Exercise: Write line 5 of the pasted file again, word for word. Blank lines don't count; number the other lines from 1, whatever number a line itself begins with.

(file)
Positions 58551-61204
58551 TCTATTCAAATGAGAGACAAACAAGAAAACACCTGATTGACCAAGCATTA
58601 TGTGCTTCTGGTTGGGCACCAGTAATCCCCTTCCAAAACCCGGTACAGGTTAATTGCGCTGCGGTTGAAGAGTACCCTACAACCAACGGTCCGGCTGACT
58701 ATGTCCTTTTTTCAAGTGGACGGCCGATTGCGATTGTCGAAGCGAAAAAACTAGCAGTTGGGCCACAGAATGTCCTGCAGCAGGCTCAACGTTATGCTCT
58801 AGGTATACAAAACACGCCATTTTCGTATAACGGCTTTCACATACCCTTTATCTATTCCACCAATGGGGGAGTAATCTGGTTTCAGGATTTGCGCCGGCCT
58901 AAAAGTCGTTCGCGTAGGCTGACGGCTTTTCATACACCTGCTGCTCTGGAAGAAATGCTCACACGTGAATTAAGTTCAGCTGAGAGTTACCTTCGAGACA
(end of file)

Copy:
58801 AGGTATACAAAACACGCCATTTTCGTATAACGGCTTTCACATACCCTTTATCTATTCCACCAATGGGGGAGTAATCTGGTTTCAGGATTTGCGCCGGCCT